Use an anti-frizz shampoo and anti-frizz rinse out conditioner
Apply anti-frizz or static fighting setting mousse to lightly damp hair
Try Unicorn method of rolling slightly dampened hair
Apply a light amount of finishing serum to hair around face and up to the CharlieCurl to lay down flyaways and to moisturize what will be an under layer, so that hair will lay better
After unrolling and fingering lightly into place, apply serum to main hair shaft and specifically the ends using a light squeezing touch. Use an anti-frizz hair spray if desired.
When the outer layer (cuticle) becomes rough, hair will look feathery or frizzy.
The outer layer can become rough by several means:
Manually through toweling, brushing and shampooing
Chemically via products, color, or perms
Both create a physical change in hair texture. “I personally used to turn my head upside down and vigorously rub, thinking I was adding volume and a touch of ‘wildness;’ instead I was actually damaging the cuticle and accelerating dehydration.” Shares co-founder Kris Akins
Treat your hair gently
Massage shampoo into the roots with a light touch. The shampoo that runs down the hair shaft will be plenty to clean the length if it is gently worked through the hair.
Squeeze excess water from your hair without twisting or wringing
Pat dry instead of vigorously toweling hair. Use a hand-towel to soak up more water after the initial squeezing with the bath towel.
Use a wide toothed comb instead of a brush, especially when hair is wet
The flexibility of brush bristles puts tension on the hair shaft causing breakage, whereas a stiff wide toothed comb separates the hair into strands
Comb starting near ends and work toward roots
Some plastic combs cause static, so choose a wooden or composite comb
Comb fact: Hair protein has a negative charge. Some plastics also have a negative charge. Because like-charges repel each other, the proximity between that specific comb or brush and your hair causes fly-aways.
Know your shampoo and conditioners contents! Be conservative in the amount of coloring and chemicals used.
Hair becomes dry when moisture escapes from the cortex because the cuticle is not smooth and sealed.
The cuticle resembles window blinds or roof tile. They open and close depending on their environment.
The key to re-hydration is locking water inside the cortex while sealing the cuticle
Conditioning after shampooing is essential. There are different types of conditioner and they have different functions!
Rinse-out conditioner makes the inner cortex as absorbent as possible
Water based leave-in conditioner optimizes the amount of water retained within the cortex
Oil-based leave-in conditioner seals the cuticle, so the cuticle lies down smoothly.
But here is the trick: wait until hair is damp instead of wet to apply leave-in conditioner because overly wet hair is too “fat” for the cuticle to lay down well.
Wash hair less! Avoid daily washing and switch up your shampoos and conditioners from time to time.
Distribute natural oil from the roots to the ends by softly brushing hair when it is dry, preferably with a natural bristle brush. Do not brush wet hair; use a wide toothed comb. Brushing wet hair damages it by stretching the hair and breaking essential bonds.
Drink more water to hydrate the roots. Roots draw water from inside our skin and transport it down the hair shaft so drinking water moisturizes hair.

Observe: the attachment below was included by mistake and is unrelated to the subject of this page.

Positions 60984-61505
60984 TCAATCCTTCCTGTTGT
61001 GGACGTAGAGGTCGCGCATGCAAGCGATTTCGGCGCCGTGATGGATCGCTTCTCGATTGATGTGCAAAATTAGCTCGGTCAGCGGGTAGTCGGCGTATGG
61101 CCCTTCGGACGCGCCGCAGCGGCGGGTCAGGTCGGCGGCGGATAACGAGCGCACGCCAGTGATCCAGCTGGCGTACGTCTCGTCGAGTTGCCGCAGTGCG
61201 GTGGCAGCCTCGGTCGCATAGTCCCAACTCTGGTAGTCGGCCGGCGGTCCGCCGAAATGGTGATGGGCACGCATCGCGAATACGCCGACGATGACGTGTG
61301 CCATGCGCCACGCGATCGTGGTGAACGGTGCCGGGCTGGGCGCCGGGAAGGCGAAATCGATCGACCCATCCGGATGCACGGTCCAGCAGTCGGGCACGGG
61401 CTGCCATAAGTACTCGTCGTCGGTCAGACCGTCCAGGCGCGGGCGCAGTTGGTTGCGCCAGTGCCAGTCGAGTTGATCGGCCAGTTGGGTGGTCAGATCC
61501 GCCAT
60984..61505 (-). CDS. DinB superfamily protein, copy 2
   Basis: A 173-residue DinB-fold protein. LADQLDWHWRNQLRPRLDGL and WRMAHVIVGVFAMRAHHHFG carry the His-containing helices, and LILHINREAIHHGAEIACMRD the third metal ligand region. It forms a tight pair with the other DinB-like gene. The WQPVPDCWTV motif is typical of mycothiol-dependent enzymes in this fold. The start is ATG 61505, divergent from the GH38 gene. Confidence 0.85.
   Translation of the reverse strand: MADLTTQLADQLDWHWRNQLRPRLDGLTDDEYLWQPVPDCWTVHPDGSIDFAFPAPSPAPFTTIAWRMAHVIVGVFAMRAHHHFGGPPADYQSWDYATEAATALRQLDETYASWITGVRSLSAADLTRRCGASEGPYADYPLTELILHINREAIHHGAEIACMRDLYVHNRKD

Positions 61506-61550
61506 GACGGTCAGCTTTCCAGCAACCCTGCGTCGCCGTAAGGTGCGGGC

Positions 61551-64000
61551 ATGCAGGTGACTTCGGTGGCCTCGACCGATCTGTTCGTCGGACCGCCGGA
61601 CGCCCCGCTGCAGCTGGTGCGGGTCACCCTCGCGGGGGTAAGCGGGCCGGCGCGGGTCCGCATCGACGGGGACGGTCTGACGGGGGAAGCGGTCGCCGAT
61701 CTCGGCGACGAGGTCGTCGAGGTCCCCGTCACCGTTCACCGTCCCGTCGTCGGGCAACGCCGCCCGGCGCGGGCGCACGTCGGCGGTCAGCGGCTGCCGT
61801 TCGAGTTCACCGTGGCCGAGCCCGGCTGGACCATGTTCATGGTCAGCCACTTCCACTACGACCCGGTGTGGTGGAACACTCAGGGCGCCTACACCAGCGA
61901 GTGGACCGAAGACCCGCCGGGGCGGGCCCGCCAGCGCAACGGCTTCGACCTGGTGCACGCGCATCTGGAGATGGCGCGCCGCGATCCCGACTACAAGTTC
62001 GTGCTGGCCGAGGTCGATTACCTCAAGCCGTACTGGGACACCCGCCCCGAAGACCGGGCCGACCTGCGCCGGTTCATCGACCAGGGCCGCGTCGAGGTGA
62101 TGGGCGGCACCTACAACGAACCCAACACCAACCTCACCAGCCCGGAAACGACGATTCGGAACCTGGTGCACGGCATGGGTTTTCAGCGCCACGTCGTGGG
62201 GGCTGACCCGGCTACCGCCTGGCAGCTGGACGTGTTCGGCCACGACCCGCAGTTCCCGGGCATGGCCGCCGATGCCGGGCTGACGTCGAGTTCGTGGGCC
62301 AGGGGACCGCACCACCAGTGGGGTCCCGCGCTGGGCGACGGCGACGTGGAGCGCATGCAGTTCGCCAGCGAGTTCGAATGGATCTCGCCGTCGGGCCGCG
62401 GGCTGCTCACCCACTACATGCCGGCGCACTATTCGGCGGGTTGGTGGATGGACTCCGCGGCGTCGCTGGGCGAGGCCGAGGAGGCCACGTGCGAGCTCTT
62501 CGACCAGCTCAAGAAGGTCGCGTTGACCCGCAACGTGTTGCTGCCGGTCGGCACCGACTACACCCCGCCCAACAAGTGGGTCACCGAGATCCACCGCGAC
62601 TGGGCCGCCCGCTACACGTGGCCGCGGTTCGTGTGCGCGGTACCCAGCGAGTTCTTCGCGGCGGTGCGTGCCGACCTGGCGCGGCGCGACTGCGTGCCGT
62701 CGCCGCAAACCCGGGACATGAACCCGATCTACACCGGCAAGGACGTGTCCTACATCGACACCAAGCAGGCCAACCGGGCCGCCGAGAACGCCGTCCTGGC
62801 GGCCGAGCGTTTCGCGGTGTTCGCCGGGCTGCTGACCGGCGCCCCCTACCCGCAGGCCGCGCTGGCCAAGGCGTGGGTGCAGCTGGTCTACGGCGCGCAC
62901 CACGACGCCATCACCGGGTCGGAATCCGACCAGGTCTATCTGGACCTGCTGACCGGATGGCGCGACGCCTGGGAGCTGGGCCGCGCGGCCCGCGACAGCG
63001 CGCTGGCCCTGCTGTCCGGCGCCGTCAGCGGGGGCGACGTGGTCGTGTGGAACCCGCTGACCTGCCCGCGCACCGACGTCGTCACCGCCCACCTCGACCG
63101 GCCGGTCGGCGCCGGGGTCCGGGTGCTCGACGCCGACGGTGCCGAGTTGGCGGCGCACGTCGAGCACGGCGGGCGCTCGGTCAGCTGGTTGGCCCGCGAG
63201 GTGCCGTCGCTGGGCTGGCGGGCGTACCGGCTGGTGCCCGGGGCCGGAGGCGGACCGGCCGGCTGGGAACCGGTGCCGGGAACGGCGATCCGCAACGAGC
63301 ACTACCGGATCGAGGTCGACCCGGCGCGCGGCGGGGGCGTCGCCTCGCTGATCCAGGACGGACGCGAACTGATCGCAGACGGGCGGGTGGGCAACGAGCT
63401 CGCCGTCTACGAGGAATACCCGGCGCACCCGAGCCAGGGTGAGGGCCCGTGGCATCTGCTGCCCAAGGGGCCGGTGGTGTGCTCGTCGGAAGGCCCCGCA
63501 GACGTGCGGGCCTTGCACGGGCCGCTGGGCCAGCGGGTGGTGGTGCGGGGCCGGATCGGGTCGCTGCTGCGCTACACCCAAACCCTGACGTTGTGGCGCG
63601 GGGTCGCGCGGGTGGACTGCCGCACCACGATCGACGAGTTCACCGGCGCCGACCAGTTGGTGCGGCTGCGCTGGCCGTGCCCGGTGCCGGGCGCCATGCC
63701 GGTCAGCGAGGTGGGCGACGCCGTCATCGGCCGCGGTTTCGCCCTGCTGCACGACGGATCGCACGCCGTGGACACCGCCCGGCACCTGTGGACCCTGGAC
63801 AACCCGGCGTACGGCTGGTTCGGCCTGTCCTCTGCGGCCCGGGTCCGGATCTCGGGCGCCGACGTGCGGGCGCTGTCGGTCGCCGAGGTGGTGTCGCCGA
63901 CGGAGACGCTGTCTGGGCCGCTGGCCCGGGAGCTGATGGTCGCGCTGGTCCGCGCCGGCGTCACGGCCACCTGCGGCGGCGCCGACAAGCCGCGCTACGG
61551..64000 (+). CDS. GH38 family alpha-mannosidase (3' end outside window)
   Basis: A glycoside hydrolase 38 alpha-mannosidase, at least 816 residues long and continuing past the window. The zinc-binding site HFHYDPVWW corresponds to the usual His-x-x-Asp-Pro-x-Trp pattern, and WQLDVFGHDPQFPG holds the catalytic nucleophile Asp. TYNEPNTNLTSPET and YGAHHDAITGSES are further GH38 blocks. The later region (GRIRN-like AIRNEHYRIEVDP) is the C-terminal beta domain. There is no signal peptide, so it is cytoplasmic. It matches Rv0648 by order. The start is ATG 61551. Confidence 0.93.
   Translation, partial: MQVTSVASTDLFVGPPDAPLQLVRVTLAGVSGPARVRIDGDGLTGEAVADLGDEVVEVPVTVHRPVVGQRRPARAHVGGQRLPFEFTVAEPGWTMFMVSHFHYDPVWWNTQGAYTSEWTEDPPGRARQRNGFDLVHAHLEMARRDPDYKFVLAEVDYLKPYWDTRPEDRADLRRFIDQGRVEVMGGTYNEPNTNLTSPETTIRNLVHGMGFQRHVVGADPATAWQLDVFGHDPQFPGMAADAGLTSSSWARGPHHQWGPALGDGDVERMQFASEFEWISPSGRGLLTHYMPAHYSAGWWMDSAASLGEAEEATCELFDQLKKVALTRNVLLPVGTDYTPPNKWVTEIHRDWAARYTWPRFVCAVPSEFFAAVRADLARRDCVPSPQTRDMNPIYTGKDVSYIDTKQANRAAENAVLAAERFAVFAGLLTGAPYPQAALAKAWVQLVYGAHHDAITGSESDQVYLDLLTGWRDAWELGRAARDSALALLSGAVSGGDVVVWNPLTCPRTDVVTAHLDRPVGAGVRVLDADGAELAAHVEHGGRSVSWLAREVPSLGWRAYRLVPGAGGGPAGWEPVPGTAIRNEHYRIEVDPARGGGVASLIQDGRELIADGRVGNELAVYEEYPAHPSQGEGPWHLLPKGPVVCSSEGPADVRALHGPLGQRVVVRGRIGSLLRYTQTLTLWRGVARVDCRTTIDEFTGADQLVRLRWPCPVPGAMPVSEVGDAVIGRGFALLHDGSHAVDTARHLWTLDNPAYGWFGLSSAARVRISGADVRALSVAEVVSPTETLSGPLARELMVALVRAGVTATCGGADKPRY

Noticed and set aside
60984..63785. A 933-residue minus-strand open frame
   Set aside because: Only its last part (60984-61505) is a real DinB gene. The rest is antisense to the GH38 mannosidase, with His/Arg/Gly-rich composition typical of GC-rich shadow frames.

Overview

When hair is malnourished, the hair shaft loses coherency and becomes dry, dull, brittle, and/or discolored.
Hair is composed of keratin, a fibrous protein and contains no biochemical activity; no blood, nerves or muscles. The hair shaft, once it leaves the scalp area, is considered non-living tissue.
The living part of hair is under the skin of the scalp (the epidermis) in its root follicle. The root derives its nutrients from blood, so this part of frizz control takes time, beginning at the root, where hair grows.
Long-term, the remedy is a good diet heavy in Omega oils and good water.
Excellent conditioners exist to temporarily alleviate frizz and products are no longer so heavy and prone to build up. However, proper nutrition and metabolism are essential to correct the “root” J of the problem.
Balanced vitamin intake via a healthy diet including A, B, C, D and E
Omega-3 oils - can be consumed through fish; especially salmon, sardines and mackerel. Your body doesn’t make these healthy fats, so you have to get them from food.
High-biotin foods including eggs, peanuts, almonds, wheat bran, avocados, and low-fat cheese
Protein - found in lean meats and nutrient-dense beans and legumes
Cinnamon – helps blood circulation and helps to gets nutrients to your hair root.
When the cortex absorbs moisture from a humid environment it swells. The cuticle cannot expand, so the layers open up resulting in hair that feels coarse and looks frizzy.
When the cuticle is strong and the cortex is hydrated, hair doesn’t have the capacity to absorb additional water from the air, so remains smooth and sleek looking.
Sometimes even healthy, hydrated hair can frizz, especially in humid weather, depending on your hair’s unique structure.
Beyond healthy hair, sealants and surfactants are the answer to taming weather caused frizz.
Seal your hair with a good oil based sealer after conditioning it well
Use wooden or composite combs
Use natural bristle brushes
Watch as you comb or brush your hair. If you tend to get fly-aways, change your brush or comb as it may be made with a material that has a negative charge that causes static electricity in hair.
A conditioner with cationic surfactants has a positive electrical charge and helps to neutralize the static effect in hair.